Fidelity to God and Fidelity to Man

Authored by Jason Gale in Issue #4.1 of The Catechetical Review

One of the most interesting elements of guidance given by the Church in the General Directory for Catechesis (GDC) is the pedagogical principle of “Fidelity to God and Fidelity to Man.”[1] What is unique about this and also essential for any catechist is the fact that this principle should guide both content and methodology. In fact, St. John Paul II wrote that catechesis must refer to “a law that is fundamental for the whole of the Church’s life: the law of fidelity to God and fidelity to man in a single loving attitude.”[2] As catechists, we must have this “single loving attitude.” We can find inspiration in this from the world of iconography. Many times in the writing of icons, the iconographer will draw the face of the saint with one eye slightly turned upward to God and one eye focused straight ahead. As catechists, like the saints we try to emulate, we look both upward and outward in a two-fold fidelity.

The balance that a catechist must obtain is not between two conflicting motivations. If we look at the hypostatic union, we see that Christ’s divinity does not destroy his humanity nor does his humanity take anything away from his divinity. The two exist united yet distinct. Similarly, catechists must constantly be aware of those who are before them and the mystery they proclaim. We do not catechize in a vacuum but in a specific time, place, and to a particular people. It is the responsibility of catechists to be “heralds of the Gospel who are experts in humanity, who know the depths of the heart of many today, who share in his hopes and joys, his worries and his sadness, and at the same time are contemplatives, in love with God.”[3]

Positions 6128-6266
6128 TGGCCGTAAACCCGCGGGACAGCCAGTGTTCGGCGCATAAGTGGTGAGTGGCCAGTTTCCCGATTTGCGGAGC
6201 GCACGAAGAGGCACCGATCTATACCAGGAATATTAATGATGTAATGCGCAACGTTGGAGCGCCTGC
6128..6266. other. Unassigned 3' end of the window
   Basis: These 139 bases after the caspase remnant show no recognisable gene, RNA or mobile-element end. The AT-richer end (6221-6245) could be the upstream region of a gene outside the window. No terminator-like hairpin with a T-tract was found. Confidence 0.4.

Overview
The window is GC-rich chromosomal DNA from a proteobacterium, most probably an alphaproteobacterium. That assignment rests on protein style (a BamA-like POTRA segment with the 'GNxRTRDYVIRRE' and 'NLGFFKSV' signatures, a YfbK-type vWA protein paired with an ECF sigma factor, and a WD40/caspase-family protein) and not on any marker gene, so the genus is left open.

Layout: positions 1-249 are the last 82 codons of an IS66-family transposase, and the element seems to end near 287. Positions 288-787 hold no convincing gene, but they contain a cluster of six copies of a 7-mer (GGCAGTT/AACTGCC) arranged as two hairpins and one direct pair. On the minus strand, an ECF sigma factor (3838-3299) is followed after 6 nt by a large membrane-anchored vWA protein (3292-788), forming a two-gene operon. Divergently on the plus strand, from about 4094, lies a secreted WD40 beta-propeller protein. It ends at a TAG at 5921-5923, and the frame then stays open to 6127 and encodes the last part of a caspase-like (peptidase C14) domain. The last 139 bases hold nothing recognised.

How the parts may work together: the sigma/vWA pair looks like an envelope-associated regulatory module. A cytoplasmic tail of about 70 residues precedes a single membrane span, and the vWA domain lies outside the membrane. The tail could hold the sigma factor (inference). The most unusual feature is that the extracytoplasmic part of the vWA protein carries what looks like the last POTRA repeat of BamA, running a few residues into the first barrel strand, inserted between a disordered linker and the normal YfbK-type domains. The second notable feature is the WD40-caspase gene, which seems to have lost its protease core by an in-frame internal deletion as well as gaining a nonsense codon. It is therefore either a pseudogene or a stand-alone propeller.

This principle protects and directs the catechist in many ways. The GDC states, “The principle of ‘fidelity to God and fidelity to man’ leads to an avoidance of any opposition or artificial separation or presumed neutrality between method and content. It affirms, rather, their necessary correlation and interaction.”[4] In recent catechetical history, the relationship between content and method has been frequently discussed. Many catechetical textbooks are judged by these two standards and rightly so; but a textbook is not the most important aspect of catechesis.[5] The person of the catechist is that advocate on the part of God to explain and apply what God has revealed and an advocate on the part of the person to help him respond to what he has revealed. In order to better understand our role as catechists, let’s explore each side of the principle of fidelity to God and fidelity to man.

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This article is from The Catechetical Review (Online Edition ISSN 2379-6324) and may be copied for catechetical purposes only. It may not be reprinted in another published work without the permission of The Catechetical Review by contacting editor@catechetics.com

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